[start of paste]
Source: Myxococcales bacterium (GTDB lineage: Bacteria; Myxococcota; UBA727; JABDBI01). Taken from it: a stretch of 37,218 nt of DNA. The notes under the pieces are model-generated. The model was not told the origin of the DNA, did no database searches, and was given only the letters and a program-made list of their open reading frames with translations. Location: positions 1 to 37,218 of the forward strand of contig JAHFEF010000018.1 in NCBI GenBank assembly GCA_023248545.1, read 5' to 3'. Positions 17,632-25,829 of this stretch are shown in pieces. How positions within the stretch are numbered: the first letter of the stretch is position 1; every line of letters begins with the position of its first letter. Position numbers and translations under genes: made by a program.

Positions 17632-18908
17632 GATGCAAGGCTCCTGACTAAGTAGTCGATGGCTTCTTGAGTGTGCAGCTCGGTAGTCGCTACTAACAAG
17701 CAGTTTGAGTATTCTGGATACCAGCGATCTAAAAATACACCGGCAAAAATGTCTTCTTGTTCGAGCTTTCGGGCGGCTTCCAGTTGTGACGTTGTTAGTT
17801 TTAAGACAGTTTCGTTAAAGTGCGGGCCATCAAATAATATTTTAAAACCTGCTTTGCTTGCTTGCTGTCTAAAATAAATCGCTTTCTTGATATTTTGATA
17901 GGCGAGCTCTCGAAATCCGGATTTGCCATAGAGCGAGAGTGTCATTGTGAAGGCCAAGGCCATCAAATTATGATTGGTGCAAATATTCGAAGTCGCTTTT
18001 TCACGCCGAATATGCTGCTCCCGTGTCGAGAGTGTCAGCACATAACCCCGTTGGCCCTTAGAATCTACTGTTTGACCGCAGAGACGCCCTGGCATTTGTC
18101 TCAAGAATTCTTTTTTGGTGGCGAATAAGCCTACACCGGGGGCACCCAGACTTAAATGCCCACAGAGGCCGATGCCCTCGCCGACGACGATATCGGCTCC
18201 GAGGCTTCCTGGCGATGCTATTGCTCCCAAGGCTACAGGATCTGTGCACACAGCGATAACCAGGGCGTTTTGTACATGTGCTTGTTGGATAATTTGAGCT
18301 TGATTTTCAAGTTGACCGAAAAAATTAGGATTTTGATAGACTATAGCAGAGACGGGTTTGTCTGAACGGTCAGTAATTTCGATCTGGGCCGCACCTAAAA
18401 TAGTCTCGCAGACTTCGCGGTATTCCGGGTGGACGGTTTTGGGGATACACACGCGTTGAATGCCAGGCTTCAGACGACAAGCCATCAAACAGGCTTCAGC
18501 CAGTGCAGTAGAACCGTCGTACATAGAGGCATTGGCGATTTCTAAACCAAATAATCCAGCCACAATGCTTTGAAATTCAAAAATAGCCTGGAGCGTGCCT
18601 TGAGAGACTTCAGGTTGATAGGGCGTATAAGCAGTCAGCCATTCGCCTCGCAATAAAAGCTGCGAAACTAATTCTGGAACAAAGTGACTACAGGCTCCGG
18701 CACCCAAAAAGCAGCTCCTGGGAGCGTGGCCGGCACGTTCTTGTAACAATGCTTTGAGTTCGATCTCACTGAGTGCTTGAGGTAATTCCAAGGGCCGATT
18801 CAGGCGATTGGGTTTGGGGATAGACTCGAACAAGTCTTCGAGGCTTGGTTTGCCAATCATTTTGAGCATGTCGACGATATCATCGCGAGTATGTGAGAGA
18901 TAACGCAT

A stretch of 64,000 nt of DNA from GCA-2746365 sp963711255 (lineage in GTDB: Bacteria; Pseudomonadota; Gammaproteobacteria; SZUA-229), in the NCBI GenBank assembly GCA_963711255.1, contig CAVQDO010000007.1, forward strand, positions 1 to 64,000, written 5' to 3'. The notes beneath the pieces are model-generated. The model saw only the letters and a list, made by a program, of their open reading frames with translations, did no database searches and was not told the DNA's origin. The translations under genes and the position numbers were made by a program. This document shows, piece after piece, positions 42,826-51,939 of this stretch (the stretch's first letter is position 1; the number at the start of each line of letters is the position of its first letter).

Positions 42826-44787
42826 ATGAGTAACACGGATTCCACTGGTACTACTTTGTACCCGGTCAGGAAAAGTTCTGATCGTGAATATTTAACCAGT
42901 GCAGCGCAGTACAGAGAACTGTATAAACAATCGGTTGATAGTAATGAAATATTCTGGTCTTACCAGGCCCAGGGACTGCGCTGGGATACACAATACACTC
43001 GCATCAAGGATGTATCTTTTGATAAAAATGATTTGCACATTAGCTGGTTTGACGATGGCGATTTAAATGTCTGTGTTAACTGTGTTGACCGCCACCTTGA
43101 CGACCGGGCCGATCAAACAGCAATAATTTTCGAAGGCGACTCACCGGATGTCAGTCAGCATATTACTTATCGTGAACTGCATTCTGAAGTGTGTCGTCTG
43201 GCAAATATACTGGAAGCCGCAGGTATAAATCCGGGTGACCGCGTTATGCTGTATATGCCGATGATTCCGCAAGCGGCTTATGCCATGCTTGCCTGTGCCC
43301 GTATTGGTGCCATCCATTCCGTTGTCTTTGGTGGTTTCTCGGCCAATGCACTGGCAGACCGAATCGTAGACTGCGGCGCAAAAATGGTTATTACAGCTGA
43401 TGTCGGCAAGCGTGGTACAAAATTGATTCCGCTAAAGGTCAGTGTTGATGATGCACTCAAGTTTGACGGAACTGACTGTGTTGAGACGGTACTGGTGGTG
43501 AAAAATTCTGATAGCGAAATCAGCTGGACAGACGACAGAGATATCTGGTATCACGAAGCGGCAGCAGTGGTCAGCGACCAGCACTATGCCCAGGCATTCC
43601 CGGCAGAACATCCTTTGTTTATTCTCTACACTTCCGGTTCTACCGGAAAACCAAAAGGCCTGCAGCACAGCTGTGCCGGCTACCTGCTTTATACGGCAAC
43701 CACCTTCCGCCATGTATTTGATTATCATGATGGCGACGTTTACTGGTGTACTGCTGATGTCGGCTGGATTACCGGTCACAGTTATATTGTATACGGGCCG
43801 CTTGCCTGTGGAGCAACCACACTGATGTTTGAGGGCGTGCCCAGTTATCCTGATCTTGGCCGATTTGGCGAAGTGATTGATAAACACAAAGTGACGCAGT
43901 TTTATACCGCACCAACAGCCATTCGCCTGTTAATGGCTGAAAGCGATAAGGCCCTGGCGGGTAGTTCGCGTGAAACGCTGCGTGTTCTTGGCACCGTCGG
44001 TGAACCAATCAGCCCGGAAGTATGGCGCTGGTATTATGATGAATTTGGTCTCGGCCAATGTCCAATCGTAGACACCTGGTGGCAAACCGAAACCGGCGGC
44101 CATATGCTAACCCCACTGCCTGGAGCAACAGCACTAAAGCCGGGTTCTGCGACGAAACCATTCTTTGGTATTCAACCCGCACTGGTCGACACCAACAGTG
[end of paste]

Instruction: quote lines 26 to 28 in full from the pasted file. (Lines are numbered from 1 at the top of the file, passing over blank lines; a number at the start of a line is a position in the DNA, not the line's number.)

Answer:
43501 AAAAATTCTGATAGCGAAATCAGCTGGACAGACGACAGAGATATCTGGTATCACGAAGCGGCAGCAGTGGTCAGCGACCAGCACTATGCCCAGGCATTCC
43601 CGGCAGAACATCCTTTGTTTATTCTCTACACTTCCGGTTCTACCGGAAAACCAAAAGGCCTGCAGCACAGCTGTGCCGGCTACCTGCTTTATACGGCAAC
43701 CACCTTCCGCCATGTATTTGATTATCATGATGGCGACGTTTACTGGTGTACTGCTGATGTCGGCTGGATTACCGGTCACAGTTATATTGTATACGGGCCG